Aquaculture – also known as aquafarming, it is the controlled growth of aquatic species.
Pisciculture – aquaculture practice involving finned fish.
Extensive aquaculture – managed aquaculture dependent on the local natural setting, such as a pond or coastal sea area.
Intensive aquaculture – managed aquaculture controlled through human engineered means, such as managing water quality and sources of food.
Fish farm – locations used to grow populations of aquatic organisms, primarily fish.
Fish Hatchery – one form of a fish farm, managed with the intent of resupplying native wild populations in natural environments.
Ornamental fish – are small fish, such as koi, which are typically grown to be kept in aquariums or small landscape ponds.
Game fish – Fish, such as trout, raised to become replenishment stock for natural sport fisheries.
Wild fishing harvest – the commercial and personal fishing consumption in a specific area and over a specific time frame.
Water Quality – the characteristics of water, such as water temperature and contamination, which define its ability to sustain life and its purity from chemicals.
Culture tanks – Artificial holding areas used to rear fish farm stocks.
Fish husbandry – the breeding and rearing of fish for a variety of reasons.
Anadromous fish – migratory fish that live in salt water but breed in fresh water.
Catadromous fish – migratory fish that live in fresh water but breed in salt water.
Amphidromous fish – migratory fish that live in both fresh and salt water, independent of breeding.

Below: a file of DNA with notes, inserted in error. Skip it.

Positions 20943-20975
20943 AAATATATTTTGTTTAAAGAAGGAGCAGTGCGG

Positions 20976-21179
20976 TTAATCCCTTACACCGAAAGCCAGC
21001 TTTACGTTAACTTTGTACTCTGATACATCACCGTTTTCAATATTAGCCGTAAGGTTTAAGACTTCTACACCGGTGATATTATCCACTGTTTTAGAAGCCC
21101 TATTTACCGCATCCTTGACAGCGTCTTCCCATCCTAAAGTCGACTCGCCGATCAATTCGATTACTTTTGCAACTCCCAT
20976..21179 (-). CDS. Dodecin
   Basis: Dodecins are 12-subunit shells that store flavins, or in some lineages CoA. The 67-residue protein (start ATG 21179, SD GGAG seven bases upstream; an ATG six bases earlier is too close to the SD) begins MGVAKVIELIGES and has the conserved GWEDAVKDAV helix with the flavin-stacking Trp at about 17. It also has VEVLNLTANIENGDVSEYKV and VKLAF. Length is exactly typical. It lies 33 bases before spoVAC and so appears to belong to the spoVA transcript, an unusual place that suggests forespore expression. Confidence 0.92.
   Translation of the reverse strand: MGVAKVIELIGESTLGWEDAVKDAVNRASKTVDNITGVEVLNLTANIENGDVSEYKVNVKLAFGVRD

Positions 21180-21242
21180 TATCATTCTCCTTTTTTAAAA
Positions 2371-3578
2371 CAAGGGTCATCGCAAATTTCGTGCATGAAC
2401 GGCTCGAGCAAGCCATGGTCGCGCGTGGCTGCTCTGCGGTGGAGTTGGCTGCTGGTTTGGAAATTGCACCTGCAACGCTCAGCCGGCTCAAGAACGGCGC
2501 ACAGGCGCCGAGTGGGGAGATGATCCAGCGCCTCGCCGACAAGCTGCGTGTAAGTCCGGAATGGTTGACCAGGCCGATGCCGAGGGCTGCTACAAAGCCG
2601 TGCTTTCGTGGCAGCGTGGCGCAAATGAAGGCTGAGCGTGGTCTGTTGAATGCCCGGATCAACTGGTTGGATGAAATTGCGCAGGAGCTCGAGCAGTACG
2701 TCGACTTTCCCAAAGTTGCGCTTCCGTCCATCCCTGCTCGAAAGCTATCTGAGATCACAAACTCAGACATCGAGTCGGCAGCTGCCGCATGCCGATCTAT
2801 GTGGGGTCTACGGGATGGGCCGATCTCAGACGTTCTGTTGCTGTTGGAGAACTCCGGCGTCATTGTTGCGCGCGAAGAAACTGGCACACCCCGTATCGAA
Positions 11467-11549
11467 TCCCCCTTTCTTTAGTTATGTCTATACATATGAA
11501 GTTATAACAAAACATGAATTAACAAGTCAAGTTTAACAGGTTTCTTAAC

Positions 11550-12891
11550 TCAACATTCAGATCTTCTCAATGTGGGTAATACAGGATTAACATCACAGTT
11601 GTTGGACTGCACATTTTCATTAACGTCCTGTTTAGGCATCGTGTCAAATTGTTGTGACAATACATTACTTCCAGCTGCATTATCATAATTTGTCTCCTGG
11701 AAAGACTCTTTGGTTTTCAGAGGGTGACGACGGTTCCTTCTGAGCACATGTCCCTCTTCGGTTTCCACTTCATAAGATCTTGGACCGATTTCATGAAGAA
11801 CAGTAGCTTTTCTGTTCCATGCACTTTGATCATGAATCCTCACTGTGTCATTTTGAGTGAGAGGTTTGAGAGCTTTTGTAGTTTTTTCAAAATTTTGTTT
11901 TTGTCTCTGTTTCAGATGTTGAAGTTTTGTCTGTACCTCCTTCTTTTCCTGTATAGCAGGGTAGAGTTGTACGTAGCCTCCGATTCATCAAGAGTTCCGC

Potamodromous fish – migratory fish that move within fresh water only.
Oceanodromous fish – migratory fish that move within salt water only.
Genotyping – determining the genetic makeup of a fish or stock or the purpose of managing the efficiency of aquaculture production.
In vitro fertilization – artificially fertilizing fish eggs in a laboratory setting.
Fish meal – commercially processed food source used in fish farming as a source of protein for the fish stock.
Fry – Development stage of fish immediately after the larvae stage, at an age of less than a week.
Fingerling – Development stage of fish following the fry stage and continuing into the first three to four months of life.
Yearling – Development stage of fish following the fingerling stage and lasting until approximately one year of age.
Brood stock – fish of any particular species which are raised for reproduction purposes.
Fish kill – a description of the number of fish stock to die in a specific amount of time.
Pond acreage – area committed to extensive aquaculture holdings at a fish farm or company.
Overfishing – detrimental practice of removing more of a natural aquatic species than what natural reproduction can support.
Contaminants – Both natural and artificial materials not typically found or found in unusually high concentrations which can be detrimental to the health of wild or farmed aquatic species